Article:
A buddy of mine, Chris Minor, runs a respected detailing operation called Refined Shine where I grew up in Lively, Ontario. He’s applied professional coatings to several of my cars over the years, and is the only man I trust for the job.
In the years I’ve known Chris, he’s also introduced me to various products and procedures to help keep my finish looking tip-top.
Of all of Minor’s advice, one piece always stuck with me.
“The worst thing you can do for your paint is to touch it” he said.
From that point on, I began being using products and procedures that allowed me to wash my cars with the gentlest touch possible.
But then there’s bird poop.
Your car’s paint puts up with a lot of pain, and bird mess is among the worst. It can cause real and lasting damage to your finish if you’re not careful to avoid temptation and make the critical mistake that so many make come time to clean it off.
The thing about bird poop is that it tends to be sticky, tacky, and eventually dries to a cement-like consistency that’s not conducive to gentle cleaning. Bird poop can also be highly acidic, which is bad news for your paint, too.
Even worse is the way some folks go about cleaning bird poop from their paint.
Birds eat and poop a lot of hard and abrasive things, including seeds, shells, and even gravel, which helps them digest. Though small, these particles are often present in their poop after it’s spattered, dried, and adhered itself to your car’s paint.
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The critical mistake when it comes to cleaning bird mess is forgetting to treat it as a highly abrasive substance. To ensure a healthy life for your car’s finish, you need to treat bird poop like sticky gravel (and not a runny liquid), 100 per cent of the time.
Fight the temptation to attack and scrub and scour away at its grossness, since that will ruin your paint. To avoid damage, never ever scrub bird poop. Never attempt to dry-wipe bird poop from your paint. Never wash bird poop with anything more than the lightest possible touch of your rag.
Before all of that? Soak it. Soak that bird mess as if it was a baking pan encrusted with incinerated lasagna. You could scrub and toil and curse and scratch, though an easier alternative is an overnight soak in a sudsy sink.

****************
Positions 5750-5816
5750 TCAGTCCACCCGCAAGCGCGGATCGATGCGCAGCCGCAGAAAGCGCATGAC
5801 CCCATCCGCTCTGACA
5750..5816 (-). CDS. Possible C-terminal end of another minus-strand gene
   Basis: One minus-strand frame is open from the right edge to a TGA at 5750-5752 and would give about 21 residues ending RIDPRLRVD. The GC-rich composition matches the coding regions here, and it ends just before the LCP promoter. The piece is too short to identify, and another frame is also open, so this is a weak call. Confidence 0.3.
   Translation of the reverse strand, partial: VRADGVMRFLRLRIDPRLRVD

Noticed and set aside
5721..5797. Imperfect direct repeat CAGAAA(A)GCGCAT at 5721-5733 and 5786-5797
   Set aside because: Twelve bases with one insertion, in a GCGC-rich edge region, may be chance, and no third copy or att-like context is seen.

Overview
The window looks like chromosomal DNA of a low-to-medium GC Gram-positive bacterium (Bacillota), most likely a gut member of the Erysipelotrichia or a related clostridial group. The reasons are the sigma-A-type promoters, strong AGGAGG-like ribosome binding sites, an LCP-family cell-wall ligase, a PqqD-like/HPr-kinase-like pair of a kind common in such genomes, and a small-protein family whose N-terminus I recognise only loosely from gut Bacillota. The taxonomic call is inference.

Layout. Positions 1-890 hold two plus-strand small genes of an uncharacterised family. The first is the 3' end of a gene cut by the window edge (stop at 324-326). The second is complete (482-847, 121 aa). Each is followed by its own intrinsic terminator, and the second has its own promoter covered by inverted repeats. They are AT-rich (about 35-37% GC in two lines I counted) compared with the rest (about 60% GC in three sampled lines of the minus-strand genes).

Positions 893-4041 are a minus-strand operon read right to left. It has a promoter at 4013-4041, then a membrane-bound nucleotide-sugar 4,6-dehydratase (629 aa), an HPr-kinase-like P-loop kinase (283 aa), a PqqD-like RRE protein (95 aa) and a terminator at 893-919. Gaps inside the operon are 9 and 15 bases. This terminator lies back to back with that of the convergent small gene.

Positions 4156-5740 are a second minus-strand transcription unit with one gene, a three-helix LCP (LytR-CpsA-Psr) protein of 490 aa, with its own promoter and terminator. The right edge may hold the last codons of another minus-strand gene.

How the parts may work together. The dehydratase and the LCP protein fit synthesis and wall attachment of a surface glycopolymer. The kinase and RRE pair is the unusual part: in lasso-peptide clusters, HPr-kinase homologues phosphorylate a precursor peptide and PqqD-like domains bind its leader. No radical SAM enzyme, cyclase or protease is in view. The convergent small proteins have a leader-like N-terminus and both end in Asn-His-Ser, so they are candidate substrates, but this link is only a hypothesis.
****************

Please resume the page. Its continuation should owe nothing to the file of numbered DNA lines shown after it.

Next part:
To safely clean bird mess from my paint, I mix a small, concentrated pail of warm water and mild car wash soap appropriate for any finishes that may have been applied to my paint. Never use dish soap — your car’s paint isn’t dishes.
Next, I plunge a wash mitt or rag into the pail of suds to get it sopping wet. Without wringing out first, I gently place the sopping, sudsy rag on top of the bird poop. Then, I go away and do something else for an hour or two.
This keeps the bird poop wet and soapy, breaking it down and releasing its grip on my clearcoat or coating.
After returning some time later, I lift the wet rag away and use the gentlest touch possible to determine if the poop has softened sufficiently for easy removal. If it has, I’ll proceed by gently wiping and rinsing away the mess. If it’s still sticky, I’ll soak another few hours and return later to try again. The bird poop gets soaked for as long as it takes to remove it with no pressure and no scrubbing.
“Remove bird bombs as early as you can, as the uric acid content in the droppings can etch into your clear coat when allowed to sit for extended periods, leaving a permanent mark” Minor says.
“I recommend soaking the area with a rinseless wash (such as Optimum No Rinse) and gently removing with a high-quality microfibre towel. Optimim No Rinse is my go-to, but quick detailer, car-wash soap, or diluted all-purpose cleaner is ok too. It’s most important to get it off quick, and without agitating it”.